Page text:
In all fairness, replacing an existing 3-way setup is one of the most perplexing jobs for the DIY automation installer. It shouldn't be that hard, but pre-existing conditions may work against you. In order to replace an existing dumb switch setup in your home with a smart solution, you will need to replace both switches with a load control (master) and slave (aux) pair of the same make. Most or all of our manufacturers have wiring diagrams to show the expected setup for the pair. The master controls the load and contains a Z-Wave chip. The auxiliary switch controls the master and contains no chip. Please keep that in mind when building your mesh network. There are about 20 possible ways an electrician could have wired a 3 (or 4, 5) way switch in your home. Do a google search for 3-Way switch, and you will see diagrams for a good number of them (we didn't include them here for copyright reasons). Many of these existing wiring setups will not match the expected configuration. It is up to you to figure out how yours wires run and act accordingly. Sometimes an electrician needs to get involved to move the load to one side or another. If you're lucky (or have a newer home) you'll have the load in one box, and just a traveler in the other. The load becomes your master. It's easier than it sounds, once you know you're not just randomly exchanging devices. And unfortunately, neutrals are still required in this setup, which adds another dimension to the project. There is a way to do a virtual 3-Way switch, if you don't have a traveler wire (for 'new' 3-Way setups not wired as such) but it can be complicated, and it requires switches from a specific brand. Contact us for more information.
Right now, ZWaveProducts.com dedicates its website to the North American frequency (9098.4). In the future we may offer other locations, but will have to change our ordering system to ensure the consumer receives the correct frequency, which he or she might not even know. Please stay tuned.
By nature, Z-Wave is a radio signal that can only handle little bits of information. These little bits tell your devices what to do, give a status, and may help another device do something. That way the radio signal uses a small amount of energy, leading to efficient devices and the possibility of a battery-operated device lasting 6-12 months on its original batteries. Video, photographs, and sound require much more bandwidth and cannot 'run over Z-wave'. A wired Ethernet connection or WiFi are required to transmit video. In an effort to give the consumer one stop networking and security, they have integrated this signal into a Z-wave interface. Even more than that, camera actions (motion detection, etc) can signal Z-Wave devices via the gateway. So you can tell your living room lights to go on if the camera senses motion, giving you a clearer image. These types of networks would not be possible without Z-Wave working nicely with other protocols. IP Camera simply refers to the address that you give your device to be on your local network (similar to getting into your router to make changes).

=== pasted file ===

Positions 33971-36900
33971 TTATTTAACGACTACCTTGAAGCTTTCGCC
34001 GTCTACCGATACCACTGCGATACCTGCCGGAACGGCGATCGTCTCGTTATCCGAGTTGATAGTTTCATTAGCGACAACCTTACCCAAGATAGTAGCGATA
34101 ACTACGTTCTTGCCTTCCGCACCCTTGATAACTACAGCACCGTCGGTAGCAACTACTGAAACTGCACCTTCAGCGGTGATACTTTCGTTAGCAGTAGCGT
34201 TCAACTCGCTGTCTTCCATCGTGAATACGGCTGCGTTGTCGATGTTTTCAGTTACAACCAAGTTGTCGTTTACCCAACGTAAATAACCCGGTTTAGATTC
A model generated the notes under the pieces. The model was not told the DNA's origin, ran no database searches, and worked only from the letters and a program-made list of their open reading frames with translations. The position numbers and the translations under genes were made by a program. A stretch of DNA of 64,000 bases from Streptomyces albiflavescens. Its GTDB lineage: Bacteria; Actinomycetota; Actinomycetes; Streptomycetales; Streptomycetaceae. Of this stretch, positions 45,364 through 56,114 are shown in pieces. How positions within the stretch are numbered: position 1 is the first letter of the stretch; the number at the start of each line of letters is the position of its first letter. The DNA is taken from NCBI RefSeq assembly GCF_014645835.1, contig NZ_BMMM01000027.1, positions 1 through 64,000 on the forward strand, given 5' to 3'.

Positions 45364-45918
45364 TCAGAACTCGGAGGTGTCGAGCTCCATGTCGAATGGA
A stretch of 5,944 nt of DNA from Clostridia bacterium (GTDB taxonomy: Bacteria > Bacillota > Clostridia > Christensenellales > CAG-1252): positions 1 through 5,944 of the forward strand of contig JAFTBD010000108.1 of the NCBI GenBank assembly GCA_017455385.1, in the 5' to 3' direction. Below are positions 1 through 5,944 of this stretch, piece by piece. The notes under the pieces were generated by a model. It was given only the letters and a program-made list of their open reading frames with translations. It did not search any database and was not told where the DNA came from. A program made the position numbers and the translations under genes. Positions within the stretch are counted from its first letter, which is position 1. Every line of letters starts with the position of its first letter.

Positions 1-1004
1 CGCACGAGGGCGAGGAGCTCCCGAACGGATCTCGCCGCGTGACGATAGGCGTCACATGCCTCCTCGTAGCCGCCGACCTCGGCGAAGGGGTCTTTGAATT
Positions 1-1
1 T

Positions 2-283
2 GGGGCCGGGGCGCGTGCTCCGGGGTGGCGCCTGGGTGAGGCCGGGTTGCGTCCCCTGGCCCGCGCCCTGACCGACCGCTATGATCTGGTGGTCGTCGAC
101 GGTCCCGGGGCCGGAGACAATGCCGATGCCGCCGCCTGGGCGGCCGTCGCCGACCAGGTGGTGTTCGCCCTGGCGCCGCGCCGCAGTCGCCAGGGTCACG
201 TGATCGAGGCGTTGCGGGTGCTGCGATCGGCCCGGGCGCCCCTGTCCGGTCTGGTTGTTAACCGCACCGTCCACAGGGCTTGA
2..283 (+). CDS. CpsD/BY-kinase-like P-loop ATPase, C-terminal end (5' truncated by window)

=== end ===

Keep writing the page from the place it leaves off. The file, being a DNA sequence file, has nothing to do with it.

This question (and it's many variants) keep a fair share of DIY installers awake at night. There are two components of this answer. First, all Z-wave devices are created to be interoperable with any other. By definition from an alliance that certifies Z-Wave devices, all products must conform to a specific set of parameters to perform a basic level of tasks. Therefore, your alarm panel from company A, and our switch from company B, SHOULD work together. Binary switches (On/Off) and Multi-level switches (like dimmers) almost always work together, no matter what the mix up. Sensors for door/window or garage doors usually are the same. Thermostats work in their basic forms. Remotes can be added as secondary controllers and don't care what manufacturers they see. Cameras, since they are not Z-wave, are open to interpretation by the gateway manufacturer, but for the most part there is suitable integration for a generic IP camera to work with a Z-wave User Interface. Locks can be complicated but are universal, but have their own set of requirements for security purposes.